Ryanair has blamed snow-related airport closures, air traffic controller strikes and higher fuel costs for third quarter losses of more than €10 million, despite passenger numbers increasing by one million over the period.
The loss compares with a €11 million loss a year earlier, whilst full-year profits are on track to come in at the top end of its forecast range of between €380m and €400m.
Airlines traditionally lose money in the third quarter which is the quietest period of the year for the industry, so Ryanair boss Michael O’Leary was quick to brush off the disappointing result.
He said: “This small Q3 loss is disappointing, as we were on track to break even, but earnings were hit by a series of air traffic controllers (ATC) strikes compounded by a spate of bad weather airport closures in December.”
Passenger numbers at the Irish airline increasing by 1m to 17m in the period, and turnover rising by 22 per cent to €746m. Average fares rose 15 percent to €34, whilst ancillary revenue rose 20 percent.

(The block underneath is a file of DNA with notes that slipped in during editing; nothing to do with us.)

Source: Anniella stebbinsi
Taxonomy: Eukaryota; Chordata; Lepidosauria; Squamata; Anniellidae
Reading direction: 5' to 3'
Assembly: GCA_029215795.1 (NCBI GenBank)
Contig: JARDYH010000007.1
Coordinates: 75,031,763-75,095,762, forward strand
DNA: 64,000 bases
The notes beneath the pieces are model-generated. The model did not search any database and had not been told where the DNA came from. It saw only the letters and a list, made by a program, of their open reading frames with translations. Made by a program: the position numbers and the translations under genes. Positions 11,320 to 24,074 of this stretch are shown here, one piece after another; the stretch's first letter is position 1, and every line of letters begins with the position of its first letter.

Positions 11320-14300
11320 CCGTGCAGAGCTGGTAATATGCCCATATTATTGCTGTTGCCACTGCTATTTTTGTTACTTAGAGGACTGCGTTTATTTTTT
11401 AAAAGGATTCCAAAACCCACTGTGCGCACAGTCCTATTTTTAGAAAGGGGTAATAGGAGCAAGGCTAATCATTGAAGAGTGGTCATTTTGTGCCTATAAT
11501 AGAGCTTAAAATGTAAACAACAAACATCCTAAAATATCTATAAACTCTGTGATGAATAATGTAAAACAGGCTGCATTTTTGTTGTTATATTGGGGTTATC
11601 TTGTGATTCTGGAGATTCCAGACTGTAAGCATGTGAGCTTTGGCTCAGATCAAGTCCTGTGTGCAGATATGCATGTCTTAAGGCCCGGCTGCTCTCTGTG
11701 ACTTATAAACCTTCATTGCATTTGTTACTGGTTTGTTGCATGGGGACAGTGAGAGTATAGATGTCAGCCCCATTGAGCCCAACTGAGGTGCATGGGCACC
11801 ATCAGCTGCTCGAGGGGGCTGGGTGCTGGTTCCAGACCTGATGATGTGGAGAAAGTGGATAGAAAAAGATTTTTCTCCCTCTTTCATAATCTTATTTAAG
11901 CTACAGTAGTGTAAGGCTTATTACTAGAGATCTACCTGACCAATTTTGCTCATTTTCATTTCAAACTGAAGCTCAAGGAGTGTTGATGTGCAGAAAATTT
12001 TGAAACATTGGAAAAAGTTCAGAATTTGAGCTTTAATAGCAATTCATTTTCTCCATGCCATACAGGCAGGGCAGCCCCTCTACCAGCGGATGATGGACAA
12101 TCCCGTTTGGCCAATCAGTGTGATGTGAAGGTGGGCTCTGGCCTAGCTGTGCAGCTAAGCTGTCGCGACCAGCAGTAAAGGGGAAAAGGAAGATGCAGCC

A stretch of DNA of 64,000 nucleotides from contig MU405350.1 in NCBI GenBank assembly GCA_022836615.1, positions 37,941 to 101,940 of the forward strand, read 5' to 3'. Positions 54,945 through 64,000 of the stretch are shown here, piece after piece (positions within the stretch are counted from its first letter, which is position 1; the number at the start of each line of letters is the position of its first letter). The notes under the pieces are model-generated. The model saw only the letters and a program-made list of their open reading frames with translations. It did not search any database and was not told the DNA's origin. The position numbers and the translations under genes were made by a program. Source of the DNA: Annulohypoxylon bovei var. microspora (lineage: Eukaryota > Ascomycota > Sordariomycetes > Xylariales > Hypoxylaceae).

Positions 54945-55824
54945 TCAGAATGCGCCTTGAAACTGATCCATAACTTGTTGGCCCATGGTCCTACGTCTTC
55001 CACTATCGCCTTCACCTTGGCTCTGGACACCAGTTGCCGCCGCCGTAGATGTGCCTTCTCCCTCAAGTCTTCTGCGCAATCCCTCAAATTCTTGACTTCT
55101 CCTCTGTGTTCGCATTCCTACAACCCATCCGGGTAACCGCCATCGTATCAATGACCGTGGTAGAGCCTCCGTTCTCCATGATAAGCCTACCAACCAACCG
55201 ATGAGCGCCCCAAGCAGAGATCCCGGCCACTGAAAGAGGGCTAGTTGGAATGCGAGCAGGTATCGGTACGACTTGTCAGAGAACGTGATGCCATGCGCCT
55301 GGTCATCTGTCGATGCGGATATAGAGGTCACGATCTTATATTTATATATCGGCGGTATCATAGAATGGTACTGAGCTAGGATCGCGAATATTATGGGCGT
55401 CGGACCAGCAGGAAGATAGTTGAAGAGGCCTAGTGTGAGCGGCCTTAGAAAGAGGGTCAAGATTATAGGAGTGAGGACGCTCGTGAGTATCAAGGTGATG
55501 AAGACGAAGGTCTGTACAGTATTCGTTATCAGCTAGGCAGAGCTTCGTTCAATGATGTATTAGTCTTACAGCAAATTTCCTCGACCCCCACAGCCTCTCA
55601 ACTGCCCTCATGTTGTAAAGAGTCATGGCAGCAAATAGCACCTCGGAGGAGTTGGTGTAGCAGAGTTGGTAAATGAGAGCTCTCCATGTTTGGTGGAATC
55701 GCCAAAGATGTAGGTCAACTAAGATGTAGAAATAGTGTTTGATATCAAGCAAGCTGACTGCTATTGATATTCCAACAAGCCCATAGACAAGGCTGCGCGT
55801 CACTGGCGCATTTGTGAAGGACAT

He said the number of flight cancellations in the third quarter were above the 1,400 seen in the whole of the previous financial year. The fuel bill for the quarter rise by 37 percent, although he said this had been minimised by the airline’s fuel hedging strategy, and that the group was 90 percent hedged for its fourth-quarter at $750 a tonne.
O’Leary also attempted to distance the carrier from Ireland’s financial crisis, saying that his airline had little exposure to the Irish economy, and that the volume of traffic generated from Ireland had fallen to less than 10 percent of the business.